• Aron Johannsson, Terrence Boyd and Danny Williams all recently returned to their respective clubs’ lineups after lengthy injuries. It appears Klinsmann deemed none of the three back to sufficient match fitness for USMNT duty, instead choosing to take another look at the youngsters we saw in September and October. This trio’s next USMNT appearances now won’t come until at least March 2015.



The Second Shift Arrives; USA Preps for Honduras

Honduras US Wcup Soccer

Clint Dempsey and the USMNT rendez-vous with the Catrachos again. (Photo: The Guardian)

by Roderick MacNeil

Early last week we broke down our USMNT roster projections for the October friendlies. Things shook out more or less like we thought they might, with a second wave of MLS players arriving in camp for the Honduras match. Several others were sent back to their clubs after the Ecuador match, and we’re left with a roster that has a very different feel than the one that showed up in East Hartford four days ago. A few of the names are different than our projections, with injuries playing a partial role, but Jurgen Klinsmann did in fact try to work with MLS as best he could to avoid players missing club matches.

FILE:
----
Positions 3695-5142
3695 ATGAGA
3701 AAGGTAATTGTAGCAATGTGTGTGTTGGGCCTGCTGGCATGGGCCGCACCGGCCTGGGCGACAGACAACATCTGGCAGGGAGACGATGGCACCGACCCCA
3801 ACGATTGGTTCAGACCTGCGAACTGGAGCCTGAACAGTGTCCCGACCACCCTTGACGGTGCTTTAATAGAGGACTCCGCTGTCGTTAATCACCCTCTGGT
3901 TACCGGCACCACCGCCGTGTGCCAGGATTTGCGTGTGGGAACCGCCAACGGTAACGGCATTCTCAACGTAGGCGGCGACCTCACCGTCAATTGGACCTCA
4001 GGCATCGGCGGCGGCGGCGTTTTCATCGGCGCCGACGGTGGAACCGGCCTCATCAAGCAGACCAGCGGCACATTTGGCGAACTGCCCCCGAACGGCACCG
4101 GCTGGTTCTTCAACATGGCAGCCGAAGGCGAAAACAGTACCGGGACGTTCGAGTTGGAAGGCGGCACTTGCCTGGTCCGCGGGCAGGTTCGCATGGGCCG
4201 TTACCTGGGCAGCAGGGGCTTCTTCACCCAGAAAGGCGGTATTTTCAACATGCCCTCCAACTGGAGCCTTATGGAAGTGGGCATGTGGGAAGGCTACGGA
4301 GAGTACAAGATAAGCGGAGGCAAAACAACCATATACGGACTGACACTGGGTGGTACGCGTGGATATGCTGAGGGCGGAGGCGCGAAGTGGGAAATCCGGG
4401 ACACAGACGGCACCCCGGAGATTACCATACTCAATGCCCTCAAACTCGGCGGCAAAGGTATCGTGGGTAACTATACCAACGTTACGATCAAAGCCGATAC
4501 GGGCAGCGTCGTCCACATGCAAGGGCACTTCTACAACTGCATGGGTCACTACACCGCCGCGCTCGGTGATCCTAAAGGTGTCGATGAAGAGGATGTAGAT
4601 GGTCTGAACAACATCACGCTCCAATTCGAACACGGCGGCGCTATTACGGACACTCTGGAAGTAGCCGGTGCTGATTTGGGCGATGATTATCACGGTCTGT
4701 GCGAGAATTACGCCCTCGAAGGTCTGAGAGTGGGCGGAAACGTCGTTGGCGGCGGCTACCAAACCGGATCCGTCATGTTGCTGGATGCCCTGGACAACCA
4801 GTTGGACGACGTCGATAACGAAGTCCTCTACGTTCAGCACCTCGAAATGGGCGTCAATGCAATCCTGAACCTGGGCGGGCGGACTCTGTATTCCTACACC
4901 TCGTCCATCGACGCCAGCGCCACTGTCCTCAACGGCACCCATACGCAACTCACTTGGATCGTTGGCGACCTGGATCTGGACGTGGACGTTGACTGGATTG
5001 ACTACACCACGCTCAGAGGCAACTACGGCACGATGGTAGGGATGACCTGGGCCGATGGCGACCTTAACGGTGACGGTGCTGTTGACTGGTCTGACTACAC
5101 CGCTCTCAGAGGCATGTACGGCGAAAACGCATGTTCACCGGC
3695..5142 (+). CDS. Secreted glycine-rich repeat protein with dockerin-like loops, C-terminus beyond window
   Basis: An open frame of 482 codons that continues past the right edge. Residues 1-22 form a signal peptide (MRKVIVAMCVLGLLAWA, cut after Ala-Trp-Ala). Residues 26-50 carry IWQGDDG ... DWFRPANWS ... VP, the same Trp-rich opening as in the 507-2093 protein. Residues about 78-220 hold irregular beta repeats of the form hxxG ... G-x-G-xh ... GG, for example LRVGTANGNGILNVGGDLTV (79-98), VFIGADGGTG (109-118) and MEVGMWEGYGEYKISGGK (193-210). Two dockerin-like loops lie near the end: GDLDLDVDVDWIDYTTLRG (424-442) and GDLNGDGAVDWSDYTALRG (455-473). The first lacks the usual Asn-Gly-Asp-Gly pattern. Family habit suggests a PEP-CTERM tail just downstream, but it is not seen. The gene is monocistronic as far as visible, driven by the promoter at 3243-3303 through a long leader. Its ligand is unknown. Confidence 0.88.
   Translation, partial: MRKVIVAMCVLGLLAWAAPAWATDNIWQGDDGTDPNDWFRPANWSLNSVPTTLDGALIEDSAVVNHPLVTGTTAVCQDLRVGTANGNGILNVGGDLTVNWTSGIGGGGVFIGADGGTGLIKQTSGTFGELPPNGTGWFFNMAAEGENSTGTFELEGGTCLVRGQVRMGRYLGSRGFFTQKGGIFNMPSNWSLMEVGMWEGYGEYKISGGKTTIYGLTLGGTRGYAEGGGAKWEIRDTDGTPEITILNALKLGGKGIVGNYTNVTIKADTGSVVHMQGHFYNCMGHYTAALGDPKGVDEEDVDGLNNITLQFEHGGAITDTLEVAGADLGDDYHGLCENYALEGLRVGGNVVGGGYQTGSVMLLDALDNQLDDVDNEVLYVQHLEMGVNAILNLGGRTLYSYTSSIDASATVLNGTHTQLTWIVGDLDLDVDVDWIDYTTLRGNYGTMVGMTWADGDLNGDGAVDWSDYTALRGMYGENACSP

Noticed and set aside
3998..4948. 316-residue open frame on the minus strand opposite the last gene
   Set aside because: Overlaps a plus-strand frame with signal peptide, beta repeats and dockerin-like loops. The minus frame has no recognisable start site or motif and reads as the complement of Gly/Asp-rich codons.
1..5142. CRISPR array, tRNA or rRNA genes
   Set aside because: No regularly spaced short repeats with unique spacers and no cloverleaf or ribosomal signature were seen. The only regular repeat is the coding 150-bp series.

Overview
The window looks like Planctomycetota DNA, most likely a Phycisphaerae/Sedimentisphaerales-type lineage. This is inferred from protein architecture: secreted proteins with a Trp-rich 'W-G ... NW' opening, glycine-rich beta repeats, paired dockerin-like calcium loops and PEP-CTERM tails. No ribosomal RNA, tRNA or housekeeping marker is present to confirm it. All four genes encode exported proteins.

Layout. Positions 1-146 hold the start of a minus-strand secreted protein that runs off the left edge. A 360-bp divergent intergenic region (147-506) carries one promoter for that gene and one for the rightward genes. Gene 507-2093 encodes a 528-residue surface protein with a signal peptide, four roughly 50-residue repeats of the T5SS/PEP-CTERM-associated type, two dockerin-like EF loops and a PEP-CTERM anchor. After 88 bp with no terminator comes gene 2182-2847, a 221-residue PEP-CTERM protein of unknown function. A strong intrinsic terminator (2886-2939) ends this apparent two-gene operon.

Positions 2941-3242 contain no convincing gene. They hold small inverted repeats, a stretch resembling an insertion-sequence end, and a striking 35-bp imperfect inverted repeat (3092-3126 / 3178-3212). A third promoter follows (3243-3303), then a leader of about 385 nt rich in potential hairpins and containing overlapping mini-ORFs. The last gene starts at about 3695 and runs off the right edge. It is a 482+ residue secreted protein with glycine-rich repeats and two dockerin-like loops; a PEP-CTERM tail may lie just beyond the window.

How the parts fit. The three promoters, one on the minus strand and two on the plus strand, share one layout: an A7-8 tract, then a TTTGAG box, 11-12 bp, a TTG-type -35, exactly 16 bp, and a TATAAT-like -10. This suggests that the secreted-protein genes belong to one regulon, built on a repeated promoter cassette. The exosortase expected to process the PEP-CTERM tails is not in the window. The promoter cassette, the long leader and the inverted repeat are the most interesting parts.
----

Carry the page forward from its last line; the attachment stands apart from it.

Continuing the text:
The Changes for Honduras:

New Arrivals

  • Clint Dempsey (Seattle Sounders FC), Forward
  • Michael Bradley (Toronto FC), Midfielder
  • Jermaine Jones (New England Revolution), Midfielder
  • Graham Zusi (Sporting Kansas City), Midfielder
  • Matt Besler (Sporting Kansas City), Defender
  • Sean Johnson (Chicago Fire), Goalkeeper

Just Departed

  • Landon Donovan (LA Galaxy), Forward
  • Joe Gyau (Borussia Dortmund), Forward
  • Luis Gil (Real Salt Lake), Midfielder
  • Omar Gonzalez (LA Galaxy), Defender
  • John Brooks (Hertha BSC), Defender
  • Brad Guzan (Aston Villa), Goalkeeper

What jumps out at me here is that nearly all of the new arrivals are Starting XI caliber. That means many changes expected from Friday night.

Here’s what else we know based on the roster changes, and news that has emerged from training camp over the holiday weekend: